There's fear social media could be encouraging corporate psychopaths.
Victoria University psychology Professor Marc Wilson told Mike Hosking whether they're in prison or gainfully employed, people use social networks in a slightly different way depending on how psychopathic they are.
He says people who have characteristics of psychopaths tend to spend more time on social networks.
"Cause it provides a platform for self aggrandisement, they tend to post more selfies and they tend to take more time editing those photos that presents them in a way that makes them look as good as possible."
He says psychopaths use social networks to make their achievements look better in order to get them jobs, then move on to other organisations when they're found out.
Wilson says some psychopaths are found in normal walks of life, but have managed to avoid detection because they don't have the impulsive and disorganised behaviour that brings them to the attention of the police.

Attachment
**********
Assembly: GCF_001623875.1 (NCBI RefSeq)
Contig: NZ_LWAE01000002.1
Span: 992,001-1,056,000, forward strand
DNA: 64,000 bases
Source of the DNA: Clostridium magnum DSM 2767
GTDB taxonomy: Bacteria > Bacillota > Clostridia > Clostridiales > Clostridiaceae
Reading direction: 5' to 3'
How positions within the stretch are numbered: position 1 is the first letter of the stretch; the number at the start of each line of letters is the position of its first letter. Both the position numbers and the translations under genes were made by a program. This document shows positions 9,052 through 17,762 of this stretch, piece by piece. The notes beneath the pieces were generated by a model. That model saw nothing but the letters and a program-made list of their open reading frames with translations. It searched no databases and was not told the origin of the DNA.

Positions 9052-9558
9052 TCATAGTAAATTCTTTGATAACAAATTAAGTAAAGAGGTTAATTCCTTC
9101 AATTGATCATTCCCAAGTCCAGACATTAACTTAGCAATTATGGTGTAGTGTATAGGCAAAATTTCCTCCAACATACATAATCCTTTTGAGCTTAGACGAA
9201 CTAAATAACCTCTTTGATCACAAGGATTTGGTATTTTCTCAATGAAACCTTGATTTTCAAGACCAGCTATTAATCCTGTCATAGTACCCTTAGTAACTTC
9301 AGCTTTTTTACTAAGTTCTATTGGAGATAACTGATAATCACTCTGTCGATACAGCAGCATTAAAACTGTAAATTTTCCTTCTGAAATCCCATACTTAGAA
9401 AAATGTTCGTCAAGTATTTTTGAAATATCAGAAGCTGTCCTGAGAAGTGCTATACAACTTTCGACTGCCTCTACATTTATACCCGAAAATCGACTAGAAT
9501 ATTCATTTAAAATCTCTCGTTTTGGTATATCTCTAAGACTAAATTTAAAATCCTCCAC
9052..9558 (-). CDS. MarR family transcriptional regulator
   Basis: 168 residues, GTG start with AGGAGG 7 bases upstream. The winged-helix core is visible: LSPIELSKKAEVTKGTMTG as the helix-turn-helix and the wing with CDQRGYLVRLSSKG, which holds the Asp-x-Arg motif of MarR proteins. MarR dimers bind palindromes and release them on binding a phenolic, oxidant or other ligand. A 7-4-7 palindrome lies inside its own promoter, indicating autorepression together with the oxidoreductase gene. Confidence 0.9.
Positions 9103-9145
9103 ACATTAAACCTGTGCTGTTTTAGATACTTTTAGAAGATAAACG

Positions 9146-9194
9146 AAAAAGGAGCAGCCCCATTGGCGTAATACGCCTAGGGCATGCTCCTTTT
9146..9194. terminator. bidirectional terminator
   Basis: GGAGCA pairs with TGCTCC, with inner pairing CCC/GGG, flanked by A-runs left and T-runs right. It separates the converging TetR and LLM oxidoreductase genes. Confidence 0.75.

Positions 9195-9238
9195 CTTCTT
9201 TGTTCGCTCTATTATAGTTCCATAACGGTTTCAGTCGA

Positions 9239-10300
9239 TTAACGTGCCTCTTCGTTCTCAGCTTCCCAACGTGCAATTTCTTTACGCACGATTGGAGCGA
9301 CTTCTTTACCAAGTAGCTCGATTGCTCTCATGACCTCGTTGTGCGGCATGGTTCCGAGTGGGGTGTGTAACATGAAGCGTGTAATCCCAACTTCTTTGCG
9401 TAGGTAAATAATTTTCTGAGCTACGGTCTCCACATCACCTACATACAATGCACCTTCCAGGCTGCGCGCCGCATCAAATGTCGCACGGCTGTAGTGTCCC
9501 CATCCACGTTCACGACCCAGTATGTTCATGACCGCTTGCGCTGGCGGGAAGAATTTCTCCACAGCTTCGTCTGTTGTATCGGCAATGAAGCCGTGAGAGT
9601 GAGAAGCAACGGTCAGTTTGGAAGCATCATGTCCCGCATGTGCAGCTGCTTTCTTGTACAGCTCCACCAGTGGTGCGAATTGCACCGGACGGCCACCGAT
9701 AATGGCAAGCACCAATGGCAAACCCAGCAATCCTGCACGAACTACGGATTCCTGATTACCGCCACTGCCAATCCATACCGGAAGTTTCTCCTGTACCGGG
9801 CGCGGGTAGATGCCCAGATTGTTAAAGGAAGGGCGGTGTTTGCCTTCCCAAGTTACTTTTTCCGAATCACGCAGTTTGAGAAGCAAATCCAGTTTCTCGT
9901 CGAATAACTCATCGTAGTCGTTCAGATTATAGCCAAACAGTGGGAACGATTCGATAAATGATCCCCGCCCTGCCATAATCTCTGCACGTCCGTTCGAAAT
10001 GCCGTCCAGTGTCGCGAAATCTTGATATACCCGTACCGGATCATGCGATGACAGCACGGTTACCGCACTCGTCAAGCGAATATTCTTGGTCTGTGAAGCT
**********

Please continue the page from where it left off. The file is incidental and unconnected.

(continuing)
"There are a number of case studies and Enron, the energy company in the US, which was categorised before its decline by psychopathic behaviour."
He says whether social media causes people to become psychopaths or whether they're like that already is unclear.
Wilson adds a combination of psychopathic traits is known as a cheater-defector strategy.
"Our reputations are the things that gain us entry to opportunities, and we continue to enjoy those opportunities until our reputations are sullied, and in the case of the corporate psychopath, that means moving on to another organisation."
Those people turn out to be not everything they say, and are sometimes given a golden handshake to get rid of them, Wilson says.